Building Business

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Looking around at the new construction that’s proliferated everywhere recently, one is struck by a curious dichotomy: The commercial and institutional architecture is, by and large, excellent; the residential architecture is not. Developers and architects of business structures seem ready to take risks in the interest of creating memorable buildings; residential development, with few exceptions, […]


Looking around at the new construction that’s proliferated everywhere recently, one is struck by a curious dichotomy: The commercial and institutional architecture is, by and large, excellent; the residential architecture is not. Developers and architects of business structures seem ready to take risks in the interest of creating memorable buildings; residential development, with few exceptions, seems stuck in a cheapened version of the "Mediterranean Revival" mode, ostensibly in response to market demand.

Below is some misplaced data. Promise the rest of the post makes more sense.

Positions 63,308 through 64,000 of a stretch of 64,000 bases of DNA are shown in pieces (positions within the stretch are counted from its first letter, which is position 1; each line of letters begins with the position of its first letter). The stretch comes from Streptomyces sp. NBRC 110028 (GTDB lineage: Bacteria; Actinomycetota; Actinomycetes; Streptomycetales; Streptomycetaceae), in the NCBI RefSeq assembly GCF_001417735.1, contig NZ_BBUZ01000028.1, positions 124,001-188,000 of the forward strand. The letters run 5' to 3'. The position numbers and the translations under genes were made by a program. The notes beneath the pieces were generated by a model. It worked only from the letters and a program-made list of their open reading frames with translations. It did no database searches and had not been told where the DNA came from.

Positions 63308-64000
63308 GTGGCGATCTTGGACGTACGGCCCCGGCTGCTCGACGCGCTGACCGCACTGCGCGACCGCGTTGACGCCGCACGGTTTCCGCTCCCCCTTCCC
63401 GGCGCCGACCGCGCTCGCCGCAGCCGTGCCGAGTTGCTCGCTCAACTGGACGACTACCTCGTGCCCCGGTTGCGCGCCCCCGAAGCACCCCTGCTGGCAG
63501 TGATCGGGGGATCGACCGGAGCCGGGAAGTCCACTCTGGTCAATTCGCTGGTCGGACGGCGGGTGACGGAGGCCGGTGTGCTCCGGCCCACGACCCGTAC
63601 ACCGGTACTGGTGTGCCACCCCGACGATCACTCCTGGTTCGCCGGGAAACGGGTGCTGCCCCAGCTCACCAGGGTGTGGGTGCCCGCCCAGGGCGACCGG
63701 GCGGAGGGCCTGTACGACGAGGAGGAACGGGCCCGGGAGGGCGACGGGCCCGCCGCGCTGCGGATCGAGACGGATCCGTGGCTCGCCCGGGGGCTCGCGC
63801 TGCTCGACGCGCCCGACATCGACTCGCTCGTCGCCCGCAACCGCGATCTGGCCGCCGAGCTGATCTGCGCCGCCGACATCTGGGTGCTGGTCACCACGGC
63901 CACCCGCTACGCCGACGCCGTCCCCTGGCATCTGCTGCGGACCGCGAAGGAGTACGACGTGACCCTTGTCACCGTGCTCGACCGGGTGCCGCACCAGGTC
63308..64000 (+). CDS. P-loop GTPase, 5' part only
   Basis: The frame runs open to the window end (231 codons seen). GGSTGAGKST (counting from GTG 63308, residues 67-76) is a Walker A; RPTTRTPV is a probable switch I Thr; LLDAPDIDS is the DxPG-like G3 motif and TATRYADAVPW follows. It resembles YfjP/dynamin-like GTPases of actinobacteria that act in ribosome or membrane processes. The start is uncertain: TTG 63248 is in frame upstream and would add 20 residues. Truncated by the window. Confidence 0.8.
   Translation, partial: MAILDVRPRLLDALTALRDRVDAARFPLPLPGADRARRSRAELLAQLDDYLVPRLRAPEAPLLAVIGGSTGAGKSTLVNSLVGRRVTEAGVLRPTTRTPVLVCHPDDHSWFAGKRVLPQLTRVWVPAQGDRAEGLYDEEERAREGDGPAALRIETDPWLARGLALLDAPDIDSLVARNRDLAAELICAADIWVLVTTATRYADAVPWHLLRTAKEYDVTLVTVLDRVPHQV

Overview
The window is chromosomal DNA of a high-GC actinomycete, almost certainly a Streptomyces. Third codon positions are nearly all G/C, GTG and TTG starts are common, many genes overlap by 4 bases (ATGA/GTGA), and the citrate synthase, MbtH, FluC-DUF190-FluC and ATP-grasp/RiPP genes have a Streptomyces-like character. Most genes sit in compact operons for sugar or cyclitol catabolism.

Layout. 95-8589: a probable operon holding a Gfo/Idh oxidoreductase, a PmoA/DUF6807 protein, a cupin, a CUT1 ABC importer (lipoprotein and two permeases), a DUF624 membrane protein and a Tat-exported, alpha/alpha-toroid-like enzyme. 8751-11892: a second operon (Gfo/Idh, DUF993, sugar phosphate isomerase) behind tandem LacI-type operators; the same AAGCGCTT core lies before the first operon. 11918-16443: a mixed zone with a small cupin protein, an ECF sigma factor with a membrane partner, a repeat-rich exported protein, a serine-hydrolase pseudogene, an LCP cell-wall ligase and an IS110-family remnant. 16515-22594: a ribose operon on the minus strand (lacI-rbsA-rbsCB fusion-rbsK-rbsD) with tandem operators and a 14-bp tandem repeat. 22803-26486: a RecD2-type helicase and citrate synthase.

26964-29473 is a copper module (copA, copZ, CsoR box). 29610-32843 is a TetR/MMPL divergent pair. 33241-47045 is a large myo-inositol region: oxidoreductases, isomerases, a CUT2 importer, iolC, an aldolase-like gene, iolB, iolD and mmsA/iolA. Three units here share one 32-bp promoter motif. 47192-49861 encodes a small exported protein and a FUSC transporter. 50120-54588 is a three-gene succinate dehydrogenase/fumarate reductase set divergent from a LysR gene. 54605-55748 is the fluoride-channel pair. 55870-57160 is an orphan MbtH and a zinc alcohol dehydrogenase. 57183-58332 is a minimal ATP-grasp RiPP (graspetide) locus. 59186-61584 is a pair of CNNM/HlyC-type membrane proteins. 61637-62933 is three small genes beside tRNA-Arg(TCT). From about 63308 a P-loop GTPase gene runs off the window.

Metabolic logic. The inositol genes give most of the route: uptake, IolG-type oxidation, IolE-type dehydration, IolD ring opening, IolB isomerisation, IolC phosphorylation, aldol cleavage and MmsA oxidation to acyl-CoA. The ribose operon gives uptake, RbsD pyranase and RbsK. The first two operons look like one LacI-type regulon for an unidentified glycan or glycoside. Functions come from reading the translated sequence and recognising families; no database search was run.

Those of us who believe that architecture in an art, rooted in the desire to live in beautiful surroundings, desperately wish that our architects would do more to convince theirs clients that it’s possible to achieve both marketability and beauty, to do well by doing good. The built environment defines who we are as a civilization; when we fill it with junk, we diminish ourselves-and overlook the realith that our behavior is affected by that environment. Ugly cities have more street crime; brutal surroundings produce brutish behavior.

Sermon over, let’s look at some examples of new business-built architecture in the area. Nothing here is over-the-top innovative, but some of it is very good. These buildings succeed in one of commercial architecture’s primary goals: They express their function in their form. Hardly a new concept, you say? A cliche, you snort? Guilty on both charges, but the point is valid and worth repeating.